I really wish that I had more time for sewing and writing, I’d even settle for sewing or writing. Or drawing. Or something.
It feels like I’m on this never ending hamster wheel of doom. I don’t really blame my day job, I like my day job, but it doesn’t help that I don’t make much at my day job. So it’s a catch-22. I could do more if I had a bigger budget, and I’d have a bigger budget if I could do more.
I’m not going to accuse anyone of being shady, but there are some practices that some new businesses are trying out that look very shady to those of us that have been taking on out-sewing and overflow work from home for a minute or two.
The very first is insisting on short notice to an interview for out-sewing work. I don’t mind providing samples of my work, providing references, doing skill tests, letting anyone know the specifications and capabilities of my machines and providing my personal and business information but unless you’re offering me an actual job with a schedule, work place, equipment, coworkers and benefits you don’t need to interview me and you especially don’t need to interview me on short notice.
It feels like I would be signing up for a lot of stress working with someone that doesn’t plan ahead or utilize time well and wants to cut into my day job hours. Also it’s pushy– and weird. Literally no one interviews for out-sewing.
Next big no-no: Do not ask for a deposit on materials. As a small business owner just trying to get established you might think it’s a great idea, but you’re retreading an old work at home scam, whether you mean to or not, where the business insists on a materials deposit well above the worth of the kit and simply refuses to accept the finished work and pay for it. If you’re a legitimate company that pays workers fairly, you’ll get your materials back as finished product.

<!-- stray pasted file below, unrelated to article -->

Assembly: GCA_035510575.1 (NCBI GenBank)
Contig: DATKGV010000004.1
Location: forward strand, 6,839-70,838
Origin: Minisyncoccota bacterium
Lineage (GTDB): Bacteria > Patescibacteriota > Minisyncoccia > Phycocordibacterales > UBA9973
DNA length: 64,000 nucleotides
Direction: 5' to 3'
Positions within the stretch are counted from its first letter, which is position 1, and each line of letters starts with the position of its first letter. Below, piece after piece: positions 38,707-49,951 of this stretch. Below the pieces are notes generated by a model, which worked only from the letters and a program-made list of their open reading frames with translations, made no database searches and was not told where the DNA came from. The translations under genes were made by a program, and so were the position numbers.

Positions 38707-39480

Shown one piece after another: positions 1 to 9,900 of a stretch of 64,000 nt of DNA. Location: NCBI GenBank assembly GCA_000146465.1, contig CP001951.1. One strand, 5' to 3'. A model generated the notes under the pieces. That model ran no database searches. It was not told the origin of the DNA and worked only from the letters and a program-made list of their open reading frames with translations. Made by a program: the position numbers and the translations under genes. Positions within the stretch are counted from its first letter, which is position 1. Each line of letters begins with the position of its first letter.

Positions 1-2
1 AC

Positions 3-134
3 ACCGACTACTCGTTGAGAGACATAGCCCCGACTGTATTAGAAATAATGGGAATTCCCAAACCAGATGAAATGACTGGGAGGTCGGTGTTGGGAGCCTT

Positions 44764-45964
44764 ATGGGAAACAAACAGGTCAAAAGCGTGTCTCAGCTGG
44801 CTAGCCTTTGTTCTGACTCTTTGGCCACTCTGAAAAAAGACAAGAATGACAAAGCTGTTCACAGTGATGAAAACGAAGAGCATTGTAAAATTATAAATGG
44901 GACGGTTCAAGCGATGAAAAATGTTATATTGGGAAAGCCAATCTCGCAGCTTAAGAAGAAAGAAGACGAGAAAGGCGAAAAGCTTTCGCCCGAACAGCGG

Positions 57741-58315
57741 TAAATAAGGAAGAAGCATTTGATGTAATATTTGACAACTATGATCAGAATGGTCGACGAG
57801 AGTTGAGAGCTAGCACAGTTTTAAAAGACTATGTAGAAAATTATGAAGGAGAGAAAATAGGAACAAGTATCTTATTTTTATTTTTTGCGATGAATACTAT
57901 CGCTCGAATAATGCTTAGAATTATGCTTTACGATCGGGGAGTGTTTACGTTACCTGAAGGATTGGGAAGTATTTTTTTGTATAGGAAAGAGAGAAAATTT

Also, don’t require I buy materials that either you or I source with my money. I won’t do it. I will think that your business isn’t stable enough to reimburse my costs or pay for my work. I’ve made the investments in my equipment and skills. Pretty much don’t ask us to give you anything of value in order to work for you; don’t ask us to share machines, or leave samples with you, draft patterns or scale for you, give you drawings.
Actually, I might bring you a latte or a chai tea if it’s on my way, but only if I like you. I’m not a monster.
Last but definitely not least. Don’t pretend. Don’t try to fake it until you make it. Don’t act as if you know things about soft goods manufacturing or apparel construction or fashion that you don’t. First of all, it comes off as shady and we’ll run away. More important though, most seamers have been around the block a few times and will happily share what we know with you because we want your business to succeed.
Now that I’ve vented I feel better. I suppose you can guess what I’ve been dealing with while looking for a bit of work on the side based on the above.
This is my drawing.
Sometimes I draw first and then choose fabric. This isn’t one of those times. I started with the fabric and designed the dress around it.
Every new year there’s a handful of friends that curse the last year and swear that this next will be better. 2017 wasn’t the easiest year for me ever, but I’ve had worse years.
I accomplished quite a bit in 2017 in fact: a new job, a major career change for the better, made new friends, paid off old debts and started rebuilding my life. My kids are healthy. My boyfriend is kind. I have love and stability and hope and many reasons to be grateful.
Stability means it’s time to start writing again. Reentering the work force after 17 years as a stay at home mother and wife three years ago was an adjustment that required sacrificing the time that I’d previously had to write. Now that my schedule accommodates things like eating and sleeping on a regular basis it’s much easier to budget writing time. Not always easy, but easier.